Linux, even if you’ve got a great distribution and you can argue which one is better or not, still requires a lot more hands-on than somebody who is using Windows.

So, we’ve seen overwhelmingly people wanting to stay with Windows because it just makes more sense: you just take it out of the box and it’s ready to go.

TECH.BLORGE: So, where do you see netbooks going in the next year, the next five years, and, if you are willing to speculate, even beyond that?

Kohut: Over the next six months, you are going to see a lot of 3G built into these.

You know, our first netbook had an express card slot where you could add a 3G card later, but a lot of people said that we need it built-in, so that’s why we are seeing a lot of people or a lot of telecom companies bundling – you know, sign up for two years service and get a netbook and, of course, they want you to use their 3G plans and get hooked and maybe you will do all sorts of other things.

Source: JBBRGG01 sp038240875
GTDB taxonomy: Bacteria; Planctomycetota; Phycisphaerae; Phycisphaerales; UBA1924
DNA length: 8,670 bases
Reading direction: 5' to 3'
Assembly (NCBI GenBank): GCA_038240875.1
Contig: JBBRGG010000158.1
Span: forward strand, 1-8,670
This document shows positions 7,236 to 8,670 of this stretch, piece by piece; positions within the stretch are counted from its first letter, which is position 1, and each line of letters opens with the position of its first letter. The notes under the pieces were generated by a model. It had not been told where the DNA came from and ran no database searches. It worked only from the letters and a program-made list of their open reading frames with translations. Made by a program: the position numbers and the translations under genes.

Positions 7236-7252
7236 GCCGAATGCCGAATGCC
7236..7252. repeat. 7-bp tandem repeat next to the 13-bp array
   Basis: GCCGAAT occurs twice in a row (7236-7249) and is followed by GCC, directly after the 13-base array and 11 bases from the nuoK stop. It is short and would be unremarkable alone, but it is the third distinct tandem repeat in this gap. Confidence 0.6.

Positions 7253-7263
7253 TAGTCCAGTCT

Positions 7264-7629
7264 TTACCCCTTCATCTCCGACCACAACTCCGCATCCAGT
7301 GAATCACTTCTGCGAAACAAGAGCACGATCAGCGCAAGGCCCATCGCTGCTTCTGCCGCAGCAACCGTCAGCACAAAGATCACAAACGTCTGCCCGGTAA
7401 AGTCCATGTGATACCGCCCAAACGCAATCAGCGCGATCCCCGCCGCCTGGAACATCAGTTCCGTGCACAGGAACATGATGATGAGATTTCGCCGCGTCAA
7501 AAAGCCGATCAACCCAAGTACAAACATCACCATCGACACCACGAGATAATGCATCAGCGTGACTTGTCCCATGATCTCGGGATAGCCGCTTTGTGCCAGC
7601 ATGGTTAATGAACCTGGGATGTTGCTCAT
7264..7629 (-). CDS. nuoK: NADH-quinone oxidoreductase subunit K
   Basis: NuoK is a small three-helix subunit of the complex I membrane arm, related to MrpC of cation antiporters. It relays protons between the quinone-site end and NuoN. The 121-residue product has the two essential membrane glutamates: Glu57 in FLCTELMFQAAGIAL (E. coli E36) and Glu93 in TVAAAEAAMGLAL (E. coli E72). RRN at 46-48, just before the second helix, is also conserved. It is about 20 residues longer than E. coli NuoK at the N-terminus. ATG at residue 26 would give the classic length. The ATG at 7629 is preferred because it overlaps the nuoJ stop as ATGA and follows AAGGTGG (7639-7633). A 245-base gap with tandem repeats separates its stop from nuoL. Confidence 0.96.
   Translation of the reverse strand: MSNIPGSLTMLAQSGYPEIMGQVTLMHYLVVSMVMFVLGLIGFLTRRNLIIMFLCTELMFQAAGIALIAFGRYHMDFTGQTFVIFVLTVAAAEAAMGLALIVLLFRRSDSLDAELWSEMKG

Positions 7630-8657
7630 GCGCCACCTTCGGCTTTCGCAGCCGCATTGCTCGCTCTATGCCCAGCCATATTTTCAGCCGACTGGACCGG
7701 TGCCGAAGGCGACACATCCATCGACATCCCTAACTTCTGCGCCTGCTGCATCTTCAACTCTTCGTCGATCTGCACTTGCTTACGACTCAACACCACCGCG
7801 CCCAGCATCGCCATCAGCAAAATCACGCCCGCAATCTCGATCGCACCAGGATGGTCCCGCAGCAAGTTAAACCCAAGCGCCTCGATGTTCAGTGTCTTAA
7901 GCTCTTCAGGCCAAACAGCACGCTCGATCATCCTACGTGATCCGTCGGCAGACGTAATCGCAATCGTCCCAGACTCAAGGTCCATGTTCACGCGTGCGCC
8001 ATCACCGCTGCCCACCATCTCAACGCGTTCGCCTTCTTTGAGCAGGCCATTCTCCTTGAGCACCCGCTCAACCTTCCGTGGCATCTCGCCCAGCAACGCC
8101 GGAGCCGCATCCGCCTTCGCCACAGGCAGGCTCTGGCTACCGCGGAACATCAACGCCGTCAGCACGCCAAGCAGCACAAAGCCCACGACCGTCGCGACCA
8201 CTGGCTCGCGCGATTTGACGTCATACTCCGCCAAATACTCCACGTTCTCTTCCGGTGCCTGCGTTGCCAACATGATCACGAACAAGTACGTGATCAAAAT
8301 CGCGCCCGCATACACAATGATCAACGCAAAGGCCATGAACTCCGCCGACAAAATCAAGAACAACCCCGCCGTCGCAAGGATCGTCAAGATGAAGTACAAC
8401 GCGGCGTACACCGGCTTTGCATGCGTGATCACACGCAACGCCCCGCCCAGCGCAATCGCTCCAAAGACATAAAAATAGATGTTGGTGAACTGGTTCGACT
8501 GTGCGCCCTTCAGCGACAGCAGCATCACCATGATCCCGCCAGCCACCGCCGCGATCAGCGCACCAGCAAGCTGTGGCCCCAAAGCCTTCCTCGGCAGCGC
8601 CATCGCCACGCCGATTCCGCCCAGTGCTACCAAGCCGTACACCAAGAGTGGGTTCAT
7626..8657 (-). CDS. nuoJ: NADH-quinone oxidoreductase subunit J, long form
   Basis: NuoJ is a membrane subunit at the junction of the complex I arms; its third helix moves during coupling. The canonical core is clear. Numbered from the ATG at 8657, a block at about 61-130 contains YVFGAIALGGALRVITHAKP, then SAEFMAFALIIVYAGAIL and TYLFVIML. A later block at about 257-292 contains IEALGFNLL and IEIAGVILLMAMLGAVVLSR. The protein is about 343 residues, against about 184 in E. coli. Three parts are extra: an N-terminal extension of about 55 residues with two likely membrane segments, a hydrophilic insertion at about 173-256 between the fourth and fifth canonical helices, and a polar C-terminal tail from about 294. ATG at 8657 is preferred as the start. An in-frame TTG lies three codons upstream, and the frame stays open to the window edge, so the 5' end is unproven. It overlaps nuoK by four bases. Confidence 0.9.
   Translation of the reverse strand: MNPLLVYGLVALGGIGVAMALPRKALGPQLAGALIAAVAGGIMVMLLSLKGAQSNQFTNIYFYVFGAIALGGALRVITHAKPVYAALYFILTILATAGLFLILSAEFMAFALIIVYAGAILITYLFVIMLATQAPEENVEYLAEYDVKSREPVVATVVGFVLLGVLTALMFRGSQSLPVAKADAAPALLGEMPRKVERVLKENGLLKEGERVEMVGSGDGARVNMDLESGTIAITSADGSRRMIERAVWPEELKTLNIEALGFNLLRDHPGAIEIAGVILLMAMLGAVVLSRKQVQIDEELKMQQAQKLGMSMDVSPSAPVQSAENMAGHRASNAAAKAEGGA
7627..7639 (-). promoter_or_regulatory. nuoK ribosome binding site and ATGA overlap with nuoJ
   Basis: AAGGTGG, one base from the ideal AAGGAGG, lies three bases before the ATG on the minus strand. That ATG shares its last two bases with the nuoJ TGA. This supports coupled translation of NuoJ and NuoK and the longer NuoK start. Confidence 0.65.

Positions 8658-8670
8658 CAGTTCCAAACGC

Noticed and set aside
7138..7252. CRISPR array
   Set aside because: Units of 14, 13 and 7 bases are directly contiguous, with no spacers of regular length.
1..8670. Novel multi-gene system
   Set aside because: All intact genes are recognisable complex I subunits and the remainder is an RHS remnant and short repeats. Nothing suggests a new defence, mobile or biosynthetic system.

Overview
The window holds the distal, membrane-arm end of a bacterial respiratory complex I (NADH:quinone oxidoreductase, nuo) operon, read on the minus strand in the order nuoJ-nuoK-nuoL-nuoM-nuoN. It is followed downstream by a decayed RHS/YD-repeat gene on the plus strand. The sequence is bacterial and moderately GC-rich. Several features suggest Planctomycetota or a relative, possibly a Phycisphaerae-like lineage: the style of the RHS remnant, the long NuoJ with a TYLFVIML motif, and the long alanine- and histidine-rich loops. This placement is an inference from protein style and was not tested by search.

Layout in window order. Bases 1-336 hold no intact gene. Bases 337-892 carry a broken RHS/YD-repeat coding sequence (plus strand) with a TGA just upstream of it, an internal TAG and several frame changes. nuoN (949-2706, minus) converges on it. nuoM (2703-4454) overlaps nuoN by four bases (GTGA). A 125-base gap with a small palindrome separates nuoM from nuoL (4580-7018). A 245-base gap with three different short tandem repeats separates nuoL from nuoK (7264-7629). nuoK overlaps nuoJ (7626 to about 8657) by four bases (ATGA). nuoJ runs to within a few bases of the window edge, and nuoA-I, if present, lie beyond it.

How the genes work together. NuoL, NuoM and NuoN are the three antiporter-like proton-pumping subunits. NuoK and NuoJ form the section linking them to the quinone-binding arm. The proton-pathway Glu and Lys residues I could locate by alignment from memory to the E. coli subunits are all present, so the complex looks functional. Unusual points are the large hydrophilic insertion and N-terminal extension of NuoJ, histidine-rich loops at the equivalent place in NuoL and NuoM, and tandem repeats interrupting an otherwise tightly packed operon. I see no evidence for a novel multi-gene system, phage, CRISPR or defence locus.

The big change comes late this year, depending on when Microsoft releases Windows 7.

Windows 7 is going to have, not a true netbook version, but a version intended to work especially well on netbooks.

One of the cool things that Windows 7 does is touch.

So, it’s not far off to have a netbook where you have full touch integration built into it and not just drag/drop but full multi-touch where you’ve got all the gestures, you know, the flicks… I’m not a touch user, but you get my point.

You know, the pinch, the drag and that sort of thing.

There has been a lot of work on that: Microsoft really, with its Surface initiative, if you remember that, it was big, the size was boardroom, and I actually got a chance to see it, it’s slick.